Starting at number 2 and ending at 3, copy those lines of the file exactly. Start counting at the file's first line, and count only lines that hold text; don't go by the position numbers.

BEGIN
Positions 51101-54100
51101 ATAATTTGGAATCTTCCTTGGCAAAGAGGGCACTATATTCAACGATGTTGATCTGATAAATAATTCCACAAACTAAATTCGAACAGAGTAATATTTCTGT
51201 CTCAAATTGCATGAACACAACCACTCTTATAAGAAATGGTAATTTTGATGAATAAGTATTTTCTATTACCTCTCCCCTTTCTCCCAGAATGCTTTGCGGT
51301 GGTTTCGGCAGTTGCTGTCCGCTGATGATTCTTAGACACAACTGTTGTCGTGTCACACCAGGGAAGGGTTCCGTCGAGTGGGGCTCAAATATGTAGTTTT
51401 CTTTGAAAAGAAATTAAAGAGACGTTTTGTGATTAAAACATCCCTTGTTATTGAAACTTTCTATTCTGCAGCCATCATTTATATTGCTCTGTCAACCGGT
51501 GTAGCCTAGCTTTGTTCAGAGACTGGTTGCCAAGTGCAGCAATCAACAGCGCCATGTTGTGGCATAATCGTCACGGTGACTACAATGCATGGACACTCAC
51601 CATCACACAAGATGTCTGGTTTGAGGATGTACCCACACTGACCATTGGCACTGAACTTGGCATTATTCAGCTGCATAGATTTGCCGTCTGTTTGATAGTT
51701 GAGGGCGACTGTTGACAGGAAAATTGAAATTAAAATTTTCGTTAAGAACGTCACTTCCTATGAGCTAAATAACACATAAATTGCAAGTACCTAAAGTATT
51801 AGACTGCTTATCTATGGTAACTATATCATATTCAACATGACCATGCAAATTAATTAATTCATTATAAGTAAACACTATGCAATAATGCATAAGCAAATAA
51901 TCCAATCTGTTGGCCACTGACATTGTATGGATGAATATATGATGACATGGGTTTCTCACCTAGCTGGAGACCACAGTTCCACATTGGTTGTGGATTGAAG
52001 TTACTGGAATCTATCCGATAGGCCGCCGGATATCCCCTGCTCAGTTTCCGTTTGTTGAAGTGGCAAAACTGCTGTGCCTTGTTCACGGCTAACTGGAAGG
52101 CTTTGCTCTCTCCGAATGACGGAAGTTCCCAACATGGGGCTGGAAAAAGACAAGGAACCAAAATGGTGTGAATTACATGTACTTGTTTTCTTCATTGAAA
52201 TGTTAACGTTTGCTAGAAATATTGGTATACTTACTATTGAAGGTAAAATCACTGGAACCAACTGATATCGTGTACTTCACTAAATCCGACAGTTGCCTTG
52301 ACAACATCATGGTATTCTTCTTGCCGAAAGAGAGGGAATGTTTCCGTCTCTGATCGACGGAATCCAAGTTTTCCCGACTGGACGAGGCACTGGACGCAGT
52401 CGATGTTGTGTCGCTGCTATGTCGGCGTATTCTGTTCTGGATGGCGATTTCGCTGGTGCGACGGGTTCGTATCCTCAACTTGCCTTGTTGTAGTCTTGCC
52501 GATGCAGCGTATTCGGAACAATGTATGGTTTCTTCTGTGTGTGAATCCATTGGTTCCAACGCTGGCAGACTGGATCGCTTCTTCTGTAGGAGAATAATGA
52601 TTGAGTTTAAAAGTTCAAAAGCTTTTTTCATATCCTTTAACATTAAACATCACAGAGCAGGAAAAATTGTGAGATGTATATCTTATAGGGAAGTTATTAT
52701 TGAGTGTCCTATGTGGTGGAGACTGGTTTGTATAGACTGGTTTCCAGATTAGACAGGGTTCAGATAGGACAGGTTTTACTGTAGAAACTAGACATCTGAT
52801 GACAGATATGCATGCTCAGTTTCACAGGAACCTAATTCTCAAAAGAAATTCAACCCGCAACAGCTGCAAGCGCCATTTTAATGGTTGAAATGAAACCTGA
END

51101 ATAATTTGGAATCTTCCTTGGCAAAGAGGGCACTATATTCAACGATGTTGATCTGATAAATAATTCCACAAACTAAATTCGAACAGAGTAATATTTCTGT
51201 CTCAAATTGCATGAACACAACCACTCTTATAAGAAATGGTAATTTTGATGAATAAGTATTTTCTATTACCTCTCCCCTTTCTCCCAGAATGCTTTGCGGT